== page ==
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A short lesson in Breton

The language

Today, in the western part of the peninsula, Breton is a full-fledged spoken and written language. A branch of Celtic Indo-European, the language has been evolving for 15 centuries, since the arrival of immigrants from Great Britain, chased off of their island during the great invasions.


The strong tonic accent on the next to last syllable of words gives the language a rhythm unlike anything you would find in French. However, all French sounds, apart from x, can be found in Breton. But the aspirations in the language are decidedly Breton.

"c'h", like ch in German.
h, like h in English or German (sometimes silent).
th(in certain regions), like in English.
th(elsewhere) has changed to z or tz.

Different Spellings:

The same word doesn't always have the same spelling, depending on the word that comes before it.

For example:

the father
my father
your father
the one who takes
take it
the Virgin
The Virgin Mary

an tad
va zad
da dad
an hini a gemer
he c'hemerit
ar Werc'hez Vari

Standardized Spelling
Reizskrivadur peurunvan

In 1821, Le Gonidec published his celto-breton dictionary and standardized the spelling of the language, relying on the principle of one letter (or group of letters) for one sound, one sound for a letter.

Therefore, unlike English or French, Breton is written as it is pronounced. There are a few exceptions. There is no c, q, x, or y ; the e is never silent and never has an accent; g and s are hard consonants like in 'get' or 'mass' (never a 'z' sound).

History of the Breton language. >>> Go there


Aber, aven: estuary (Aber-Wrac'h, Pont-Aven)
Amann: butter
Ankou: death
Aod (aot) : coast, shore
Argoad, argoed (argoat, argoet): wooded land, inland
Arvor (armor): coastline
Avel: wind
Beg (bec) : point, top, summit (Beg-Ar-Méné: mountain top)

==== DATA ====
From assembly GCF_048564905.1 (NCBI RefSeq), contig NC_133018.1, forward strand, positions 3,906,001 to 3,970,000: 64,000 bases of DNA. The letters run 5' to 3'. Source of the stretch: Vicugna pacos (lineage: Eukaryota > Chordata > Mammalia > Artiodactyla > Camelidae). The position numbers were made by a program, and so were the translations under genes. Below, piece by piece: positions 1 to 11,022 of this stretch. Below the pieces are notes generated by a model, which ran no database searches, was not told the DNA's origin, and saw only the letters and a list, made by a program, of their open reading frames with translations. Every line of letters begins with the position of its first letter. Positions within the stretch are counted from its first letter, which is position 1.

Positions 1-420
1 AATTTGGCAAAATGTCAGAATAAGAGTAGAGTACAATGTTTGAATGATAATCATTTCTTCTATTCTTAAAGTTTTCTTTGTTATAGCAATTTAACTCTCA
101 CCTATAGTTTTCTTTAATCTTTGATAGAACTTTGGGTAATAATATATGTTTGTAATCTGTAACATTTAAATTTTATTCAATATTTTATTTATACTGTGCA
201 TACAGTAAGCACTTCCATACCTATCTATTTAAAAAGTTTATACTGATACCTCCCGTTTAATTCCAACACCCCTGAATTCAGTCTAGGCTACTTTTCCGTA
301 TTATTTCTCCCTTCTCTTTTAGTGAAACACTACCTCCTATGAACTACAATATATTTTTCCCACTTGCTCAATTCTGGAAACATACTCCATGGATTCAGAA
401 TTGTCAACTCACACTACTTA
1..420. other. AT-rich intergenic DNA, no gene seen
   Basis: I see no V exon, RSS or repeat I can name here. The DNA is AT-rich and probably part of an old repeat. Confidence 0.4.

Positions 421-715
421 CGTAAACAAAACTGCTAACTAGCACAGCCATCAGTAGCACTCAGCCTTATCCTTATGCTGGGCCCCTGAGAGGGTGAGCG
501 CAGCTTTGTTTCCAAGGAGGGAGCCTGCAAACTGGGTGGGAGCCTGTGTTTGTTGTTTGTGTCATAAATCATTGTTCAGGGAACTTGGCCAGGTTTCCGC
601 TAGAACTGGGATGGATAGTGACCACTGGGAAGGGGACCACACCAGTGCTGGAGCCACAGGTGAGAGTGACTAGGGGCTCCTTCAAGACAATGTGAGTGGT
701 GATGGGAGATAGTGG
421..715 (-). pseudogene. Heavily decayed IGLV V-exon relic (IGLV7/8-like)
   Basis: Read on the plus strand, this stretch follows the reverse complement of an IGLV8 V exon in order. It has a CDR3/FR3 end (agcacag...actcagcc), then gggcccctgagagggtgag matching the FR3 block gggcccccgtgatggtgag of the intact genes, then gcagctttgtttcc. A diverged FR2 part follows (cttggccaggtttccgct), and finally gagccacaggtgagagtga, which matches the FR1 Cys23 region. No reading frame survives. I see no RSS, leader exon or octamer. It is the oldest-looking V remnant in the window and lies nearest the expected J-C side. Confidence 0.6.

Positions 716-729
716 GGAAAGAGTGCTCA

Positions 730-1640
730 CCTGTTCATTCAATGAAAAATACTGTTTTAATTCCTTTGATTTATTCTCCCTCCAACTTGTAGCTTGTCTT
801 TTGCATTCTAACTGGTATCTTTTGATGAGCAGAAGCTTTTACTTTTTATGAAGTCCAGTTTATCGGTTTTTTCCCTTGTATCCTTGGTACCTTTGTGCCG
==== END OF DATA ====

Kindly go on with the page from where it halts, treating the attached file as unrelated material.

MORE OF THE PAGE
Bihan (bian) : small (Enez Vihan: small island)
Bras (braz): large (Mor-Braz : the Ocean)
Breizh: Bretagne (that's where the BZH sticker on many cars comes from) (Mor-Breizh: the channel)
Enez (inis) : island (Enez Du: Black Island)
Fest-deiz: Day festival
Fest-noz: Night festival
Gwenn (guen): white, sacred (Feunteun Gwenn: pure fountain)
Kastell: château, fortification (Plougastell: château parish)
Ker (car): town, village, hamlet
Kozh (koz, koh, cos, coz, co-): old
Lan: hermitage, monastery (Lanildut)
Lann: moor
Loc: isolated place, hermitage
Loc'h : lagoon, coastal lake
Men: rock, stone
Menez (mene, mane, mine): mountain (Ménéguen : white sacred mountain)
Meur: grand, majestusous, important
Mor: sea (Mor Bihan: little sea)
Nevez (neue, newe, neve, nehue): new
Palud: marsh land
Penn: head, end, summit(Penn Ar Bed : Finistère)
Plou (plo, plu, pleu, ple, pli): old parish(Plougoulm, Pluvigner, Plélan)
Roc'h (roch, roh) : rock
Ti (ty) : house
Treizh (treiz, treh, trech, tre) : passage (Kerantreiz/Kerantrech : town of passage)
See you another time: D'ur wech all !
Cheers: Yec'hed mat
Goodbye: Kenavo
To drink: Evañ
Good: Mad (Bloavez mad ! : Happy New Year! ; Digemer mad !:Welcome!)
Good day!: Demat
Good night!: Nozvat
What's your name?: Pe anv out? My name is Jean: Yann eo ma anv
Crêpe: Krampouez
Summer : Hañv(An hañv eo !: It's summer!)
It's raining!: Glav a ra
To eat: Debriñ
Thank you: Trugarez
Bread: Bara (Bara mar plij ! some bread, please!)
Fuck!: Gast ! : (the most commonly used swear word)
Sun: Heol
Wine : Gwin(baragouiner ; gwin ru : red wine)



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